What one person finds "compelling" may differ from the opinion of another because one person may not interpret the significance of a piece of information in the same way as another. To keep consistency across the area reduction process, a method has to be put in place so that the interpretations of individual surveyors are minimised. This protects individual surveyors and spreads the responsibility for each decision throughout those responsible for Mine Action.
So the point at which information about an area compels it to be listed as having a Known Risk must be decided by those in authority. In the example that follows, I give a suggestion that I think will fit a lot of places. If it does not fit yours, I hope it will give you a starting point to develop your own.
Reducing suspect areas
The application of a series of questions should start the process- and the answers may mean that the actual area need not even be visited.
Is there evidence of a threat?
1) Visible threat
2) Accidents with livestock
3) Accidents with people
4) Reports from those who placed mines or witnessed their placement
5) Inhabitants unwilling to use the land because they believe that the area is dangerous due to ERW.
If any of the above are ticked, the area must be visited and subjected to a "Confidence check" or "Technical Survey". If none of the above are ticked, the area has NKR and should not be subjected to any demining activity. It can be "reduced" on paper and recorded as having NKR.
Visiting the nearest settlement(s)
Arrive in the district and speak to as many of the local people who report the threat as possible (starting with the local representatives, but do not speak only with them). Interview each person on their own and without others overhearing. Write down the answers and the names of those giving information. Children may roam more widely than others so may provide good general information, although they are often poor on detail. Marginalised adults tending livestock may also know more than most. Never presume that reported distances, times and numbers are accurate. Also, never presume that people use the same names for things that you do. This applies to places, features and devices.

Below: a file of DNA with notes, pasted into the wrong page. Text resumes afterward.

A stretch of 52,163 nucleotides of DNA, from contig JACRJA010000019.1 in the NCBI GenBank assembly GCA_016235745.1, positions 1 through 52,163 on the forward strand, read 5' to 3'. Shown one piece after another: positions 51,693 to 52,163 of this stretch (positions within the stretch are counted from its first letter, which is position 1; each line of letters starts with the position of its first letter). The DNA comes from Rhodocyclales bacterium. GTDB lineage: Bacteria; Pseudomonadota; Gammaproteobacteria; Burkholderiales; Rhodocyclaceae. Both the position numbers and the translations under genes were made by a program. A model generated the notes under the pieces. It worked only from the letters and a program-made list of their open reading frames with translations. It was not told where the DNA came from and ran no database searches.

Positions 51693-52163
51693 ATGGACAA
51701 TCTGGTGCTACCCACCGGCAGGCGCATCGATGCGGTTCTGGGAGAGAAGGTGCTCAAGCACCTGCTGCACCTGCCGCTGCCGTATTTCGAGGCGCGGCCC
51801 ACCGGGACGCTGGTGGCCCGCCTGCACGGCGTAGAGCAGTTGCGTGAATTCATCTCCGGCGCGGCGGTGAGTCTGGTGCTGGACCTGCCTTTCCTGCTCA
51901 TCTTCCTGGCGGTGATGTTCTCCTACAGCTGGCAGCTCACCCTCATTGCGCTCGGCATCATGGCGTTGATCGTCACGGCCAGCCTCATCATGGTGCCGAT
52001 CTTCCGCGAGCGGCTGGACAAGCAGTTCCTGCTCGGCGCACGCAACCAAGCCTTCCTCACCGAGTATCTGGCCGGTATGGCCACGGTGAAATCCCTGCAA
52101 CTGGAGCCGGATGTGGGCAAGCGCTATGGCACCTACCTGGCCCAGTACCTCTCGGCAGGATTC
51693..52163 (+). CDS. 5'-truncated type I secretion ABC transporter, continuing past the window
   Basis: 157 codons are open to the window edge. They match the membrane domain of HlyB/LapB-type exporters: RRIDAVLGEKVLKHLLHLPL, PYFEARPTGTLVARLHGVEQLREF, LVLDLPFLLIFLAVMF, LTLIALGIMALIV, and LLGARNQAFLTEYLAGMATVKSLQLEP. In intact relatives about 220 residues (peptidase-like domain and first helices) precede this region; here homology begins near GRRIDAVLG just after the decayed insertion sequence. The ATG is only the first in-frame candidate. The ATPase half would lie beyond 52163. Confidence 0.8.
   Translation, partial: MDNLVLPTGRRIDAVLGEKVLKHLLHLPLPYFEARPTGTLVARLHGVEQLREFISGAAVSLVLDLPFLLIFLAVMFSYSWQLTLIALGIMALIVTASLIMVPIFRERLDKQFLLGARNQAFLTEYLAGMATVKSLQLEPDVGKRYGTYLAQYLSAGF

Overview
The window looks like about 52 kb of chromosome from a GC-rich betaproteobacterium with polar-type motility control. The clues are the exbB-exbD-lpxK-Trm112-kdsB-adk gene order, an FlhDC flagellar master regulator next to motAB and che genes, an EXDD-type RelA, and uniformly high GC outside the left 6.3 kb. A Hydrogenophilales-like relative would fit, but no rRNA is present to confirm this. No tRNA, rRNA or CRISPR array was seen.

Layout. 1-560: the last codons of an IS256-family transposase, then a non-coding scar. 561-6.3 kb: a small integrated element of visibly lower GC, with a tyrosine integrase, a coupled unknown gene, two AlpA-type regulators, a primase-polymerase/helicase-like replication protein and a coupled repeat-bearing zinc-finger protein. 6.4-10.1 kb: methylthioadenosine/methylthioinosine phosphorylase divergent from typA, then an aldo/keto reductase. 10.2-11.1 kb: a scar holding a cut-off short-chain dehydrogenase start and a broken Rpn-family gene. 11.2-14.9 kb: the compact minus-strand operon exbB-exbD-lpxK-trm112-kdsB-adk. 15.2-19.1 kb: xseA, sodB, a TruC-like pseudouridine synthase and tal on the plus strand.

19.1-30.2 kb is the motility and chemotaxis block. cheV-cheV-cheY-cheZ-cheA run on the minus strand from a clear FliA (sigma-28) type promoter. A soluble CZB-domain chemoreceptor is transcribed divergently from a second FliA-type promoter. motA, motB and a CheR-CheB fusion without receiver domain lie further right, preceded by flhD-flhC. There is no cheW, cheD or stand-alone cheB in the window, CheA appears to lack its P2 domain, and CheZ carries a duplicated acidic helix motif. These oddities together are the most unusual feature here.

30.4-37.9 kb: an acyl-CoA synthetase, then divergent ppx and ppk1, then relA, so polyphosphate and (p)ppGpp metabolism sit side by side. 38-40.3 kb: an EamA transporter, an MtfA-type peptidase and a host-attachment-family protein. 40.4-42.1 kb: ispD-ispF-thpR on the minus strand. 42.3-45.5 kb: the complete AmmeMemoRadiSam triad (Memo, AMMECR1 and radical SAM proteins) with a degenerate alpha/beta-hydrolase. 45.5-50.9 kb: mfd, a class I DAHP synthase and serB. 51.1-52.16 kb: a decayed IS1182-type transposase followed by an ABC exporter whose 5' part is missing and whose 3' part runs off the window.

Take with you a printed collection of real photographs of all the threats that could be in the area and see whether anyone can identify them. The photograph collection should include clear pictures of all common devices in real situations (photographed in previous working areas with a similar context whenever possible). If the same items are identified by more than one informant (interviewed separately), there is a high chance that those items are present. Other, concealed items may also be present.
If there have been accidents to people or livestock, question people closely about the injuries received. The extent of injury can make it clear whether the threat was a fragmentation or a blast device, a large item of ordnance or a small mine. Question victims or witnesses closely about the circumstances surrounding each accident. Local shepherds huddled around a fire at night and putting on an item of broken ordnance because they know that the explosive will burn is a rather different accident than the same shepherds tripping an OZM-72 fragmentation mine, but the injuries can be similar.
What devices are reported to be present in previous survey or minefield records?...........................................
What devices are reported to be present by locals?...........................................................................................
Are any of the reported threats anti-personnel mines? Yes/No
Are they blast or fragmentation mines? Blast/Fragmentation/Both
Are any mines tripwire operated? Yes/No
Are the tripwires intact? Yes/No/Uncertain
Is there any suggestion of anti-lift or booby-trap devices? Yes/No
Are any of the reported threats anti-vehicle or anti-tank mines? Yes/No